In the above figure, we can see that how BERT can be used for different tasks. Among those tasks, (a) and (b) are sequence-level tasks (e.g. spam classification) while (c) and (d) are token-level tasks (e.g. Name Entity Recognition).
Also E represents the input embeddings, Ti represents the contextual representation of token i (also called as a word embeddings), [CLS] is the special token which is useful for sequence level classification task, and [SEP] is the special token to separate two input sentences.

BERT: Feature Extraction

Fine-tuning is not only the way to use the pre-trained BERT model, and guess what? we can use the pre-trained BERT model for creating contextualized word embeddings. The generated contextualized word embeddings by feeding input text to the BERT model can then be used to your existing model to achieve several tasks such as Named Entity Recognition, Question and Answering, etc. The general figure for this process is shown below:

Image taken from NLP specialization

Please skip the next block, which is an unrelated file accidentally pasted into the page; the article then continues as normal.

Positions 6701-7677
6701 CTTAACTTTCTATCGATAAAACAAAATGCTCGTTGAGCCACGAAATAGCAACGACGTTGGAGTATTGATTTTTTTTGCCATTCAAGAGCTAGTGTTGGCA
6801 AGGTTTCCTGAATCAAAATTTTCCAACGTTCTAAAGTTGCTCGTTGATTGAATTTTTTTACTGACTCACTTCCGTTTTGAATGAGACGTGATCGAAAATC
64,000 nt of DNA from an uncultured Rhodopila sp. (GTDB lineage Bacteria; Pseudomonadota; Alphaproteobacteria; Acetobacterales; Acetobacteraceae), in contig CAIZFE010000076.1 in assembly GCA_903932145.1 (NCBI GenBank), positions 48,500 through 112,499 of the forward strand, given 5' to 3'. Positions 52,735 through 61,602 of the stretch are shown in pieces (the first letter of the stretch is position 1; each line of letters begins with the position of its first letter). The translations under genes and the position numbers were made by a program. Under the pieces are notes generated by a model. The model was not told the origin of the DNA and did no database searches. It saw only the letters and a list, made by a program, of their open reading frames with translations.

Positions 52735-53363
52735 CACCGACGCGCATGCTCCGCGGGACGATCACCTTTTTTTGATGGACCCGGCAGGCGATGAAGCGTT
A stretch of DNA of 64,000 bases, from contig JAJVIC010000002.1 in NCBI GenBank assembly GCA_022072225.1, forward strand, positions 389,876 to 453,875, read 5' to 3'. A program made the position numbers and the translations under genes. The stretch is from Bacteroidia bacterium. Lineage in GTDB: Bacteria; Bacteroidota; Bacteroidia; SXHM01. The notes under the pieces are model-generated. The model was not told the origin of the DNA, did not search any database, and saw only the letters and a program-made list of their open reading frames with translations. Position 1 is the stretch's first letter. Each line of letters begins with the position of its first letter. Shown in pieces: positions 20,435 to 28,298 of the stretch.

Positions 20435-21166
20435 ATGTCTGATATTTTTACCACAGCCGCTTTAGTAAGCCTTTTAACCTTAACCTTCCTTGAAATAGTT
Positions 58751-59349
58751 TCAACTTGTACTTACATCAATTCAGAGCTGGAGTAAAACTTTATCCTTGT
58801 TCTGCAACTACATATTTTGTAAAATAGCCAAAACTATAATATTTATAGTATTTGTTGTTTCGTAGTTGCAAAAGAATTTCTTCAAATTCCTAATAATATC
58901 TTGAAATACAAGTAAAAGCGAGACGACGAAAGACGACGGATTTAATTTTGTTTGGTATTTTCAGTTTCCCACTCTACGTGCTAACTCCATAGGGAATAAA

Now, let’s take a look at the context of pretrained BERTbase(stacked 12 transformer encoder) model as an example:

Image taken from the illustrated BERT

From the above figure, we can see that contextualized embeddings for each word in the input sentence are generated by the BERTbase model. As the BERTbase model consists of 12 transformer encoders, so each encoder layer generates contextualized embeddings for each word which it then passes to the upper transformer encoder. So we have 12 choices of contextualized word embeddings which are generated by 12 transformer encoders.

Which encoder layer contextualized word embeddings to use?

  • For this BERT paper examines performance between two approaches i.e. Fine-tuning and Feature extraction by applying BERT to the CONLL-2003 Named Entity Recognition task and came to the following conclusion: